Top Promo Trends of the 2010s

7. The rise of merch. Thanks to the decade’s advances in print-on-demand technology and seamless online shopping platforms, branded merch has exploded in popularity. Big brands, like Taco Bell and Dunkin’ Donuts, have started dropping limited-edition and seasonal swag to generate buzz and create customer loyalty. Social media influencers, bands, sports teams and politicians are also tapping into the idea of moment merch, turning buzzworthy blips into relatable, branded products.

6. Amazon. Although Amazon launched Prime subscriptions back in 2005, it wasn’t until this decade that the game-changing free two-day shipping service really took off. By 2015, the online juggernaut started offering its members free same-day and one-day delivery for qualifying orders. “The rise of Amazon is forcing all companies to keep pace in order to keep clients,” says Sara Lavenduski, senior editor of Advantages.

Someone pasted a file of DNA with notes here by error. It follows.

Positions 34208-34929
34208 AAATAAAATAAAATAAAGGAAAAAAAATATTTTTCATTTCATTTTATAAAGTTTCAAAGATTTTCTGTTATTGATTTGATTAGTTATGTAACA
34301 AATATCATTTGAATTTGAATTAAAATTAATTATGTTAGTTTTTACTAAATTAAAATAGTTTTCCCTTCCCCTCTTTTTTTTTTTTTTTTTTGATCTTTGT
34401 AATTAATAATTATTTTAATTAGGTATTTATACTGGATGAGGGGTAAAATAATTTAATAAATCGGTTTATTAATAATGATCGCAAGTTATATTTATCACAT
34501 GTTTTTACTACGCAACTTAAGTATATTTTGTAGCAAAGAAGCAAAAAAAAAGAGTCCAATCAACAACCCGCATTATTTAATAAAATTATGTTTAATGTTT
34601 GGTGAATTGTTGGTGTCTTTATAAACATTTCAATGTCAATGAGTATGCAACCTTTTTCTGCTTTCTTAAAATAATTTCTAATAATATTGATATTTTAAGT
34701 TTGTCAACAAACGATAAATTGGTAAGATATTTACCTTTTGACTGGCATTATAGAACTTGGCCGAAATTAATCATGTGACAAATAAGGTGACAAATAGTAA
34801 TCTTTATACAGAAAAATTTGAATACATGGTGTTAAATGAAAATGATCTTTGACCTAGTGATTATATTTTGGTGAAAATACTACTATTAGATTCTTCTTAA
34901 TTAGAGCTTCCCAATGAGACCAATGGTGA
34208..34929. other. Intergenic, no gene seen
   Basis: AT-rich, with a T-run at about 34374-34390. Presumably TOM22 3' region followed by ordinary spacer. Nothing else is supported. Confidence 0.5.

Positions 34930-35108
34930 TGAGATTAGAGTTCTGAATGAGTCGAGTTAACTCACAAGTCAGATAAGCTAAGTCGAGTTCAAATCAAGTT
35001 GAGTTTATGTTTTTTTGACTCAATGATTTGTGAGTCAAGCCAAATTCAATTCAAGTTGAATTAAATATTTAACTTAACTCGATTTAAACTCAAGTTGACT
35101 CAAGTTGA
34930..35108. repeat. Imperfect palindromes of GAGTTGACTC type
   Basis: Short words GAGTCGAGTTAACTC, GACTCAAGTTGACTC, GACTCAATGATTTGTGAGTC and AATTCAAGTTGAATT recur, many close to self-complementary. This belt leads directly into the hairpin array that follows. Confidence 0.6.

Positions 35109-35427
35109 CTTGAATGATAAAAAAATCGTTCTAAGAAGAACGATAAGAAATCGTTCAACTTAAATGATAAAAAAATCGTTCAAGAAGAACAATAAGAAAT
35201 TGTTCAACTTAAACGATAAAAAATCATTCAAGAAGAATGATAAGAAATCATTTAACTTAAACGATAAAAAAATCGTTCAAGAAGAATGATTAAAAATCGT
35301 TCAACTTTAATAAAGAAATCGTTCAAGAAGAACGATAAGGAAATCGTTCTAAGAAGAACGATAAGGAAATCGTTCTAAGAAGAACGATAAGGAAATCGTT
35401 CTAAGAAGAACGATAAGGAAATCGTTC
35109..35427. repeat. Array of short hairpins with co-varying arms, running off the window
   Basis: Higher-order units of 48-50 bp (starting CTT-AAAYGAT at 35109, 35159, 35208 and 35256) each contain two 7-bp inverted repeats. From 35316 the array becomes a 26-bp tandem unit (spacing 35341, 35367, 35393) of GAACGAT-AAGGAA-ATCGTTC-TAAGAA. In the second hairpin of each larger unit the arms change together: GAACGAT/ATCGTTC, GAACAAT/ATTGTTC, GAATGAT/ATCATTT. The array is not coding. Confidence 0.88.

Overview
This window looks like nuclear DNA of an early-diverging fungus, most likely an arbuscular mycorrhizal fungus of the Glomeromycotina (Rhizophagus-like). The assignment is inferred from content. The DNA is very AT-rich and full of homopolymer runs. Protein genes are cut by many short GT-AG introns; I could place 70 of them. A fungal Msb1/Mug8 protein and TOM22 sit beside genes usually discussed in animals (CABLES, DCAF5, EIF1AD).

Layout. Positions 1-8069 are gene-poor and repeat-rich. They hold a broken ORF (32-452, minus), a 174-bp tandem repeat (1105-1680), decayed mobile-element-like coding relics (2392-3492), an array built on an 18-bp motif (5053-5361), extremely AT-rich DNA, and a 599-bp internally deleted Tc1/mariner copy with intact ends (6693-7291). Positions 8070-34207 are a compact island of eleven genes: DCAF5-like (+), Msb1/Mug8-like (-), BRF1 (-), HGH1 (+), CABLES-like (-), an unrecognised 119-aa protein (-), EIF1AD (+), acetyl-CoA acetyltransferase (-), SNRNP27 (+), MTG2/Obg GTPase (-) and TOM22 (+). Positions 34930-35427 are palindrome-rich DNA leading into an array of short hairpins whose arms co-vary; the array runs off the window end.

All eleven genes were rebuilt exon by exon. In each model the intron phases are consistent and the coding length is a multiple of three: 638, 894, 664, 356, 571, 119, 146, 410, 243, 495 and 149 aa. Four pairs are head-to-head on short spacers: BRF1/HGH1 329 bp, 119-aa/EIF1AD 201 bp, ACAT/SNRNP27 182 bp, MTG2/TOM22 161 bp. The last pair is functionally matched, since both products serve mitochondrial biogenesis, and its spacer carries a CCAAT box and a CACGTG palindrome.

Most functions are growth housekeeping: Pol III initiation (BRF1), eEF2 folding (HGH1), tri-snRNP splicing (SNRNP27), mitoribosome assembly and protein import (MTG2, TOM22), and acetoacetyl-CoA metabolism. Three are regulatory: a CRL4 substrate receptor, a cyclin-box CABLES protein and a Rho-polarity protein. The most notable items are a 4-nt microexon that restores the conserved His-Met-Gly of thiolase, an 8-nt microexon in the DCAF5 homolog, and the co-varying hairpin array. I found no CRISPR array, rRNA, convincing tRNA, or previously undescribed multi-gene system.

5. E-commerce. You can buy anything online, and that includes promotional products. “Promo e-commerce sites were around at the beginning of the decade, but an isolated few have grown into a huge cohort,” says C.J. Mittica, editor-in-chief of Counselor and Advantages. “It’s matched a major shift in buyer habits and spurred the ‘want it now’ rush-order mentality that affects the entire industry.”

Top Promo Trends of the 2010s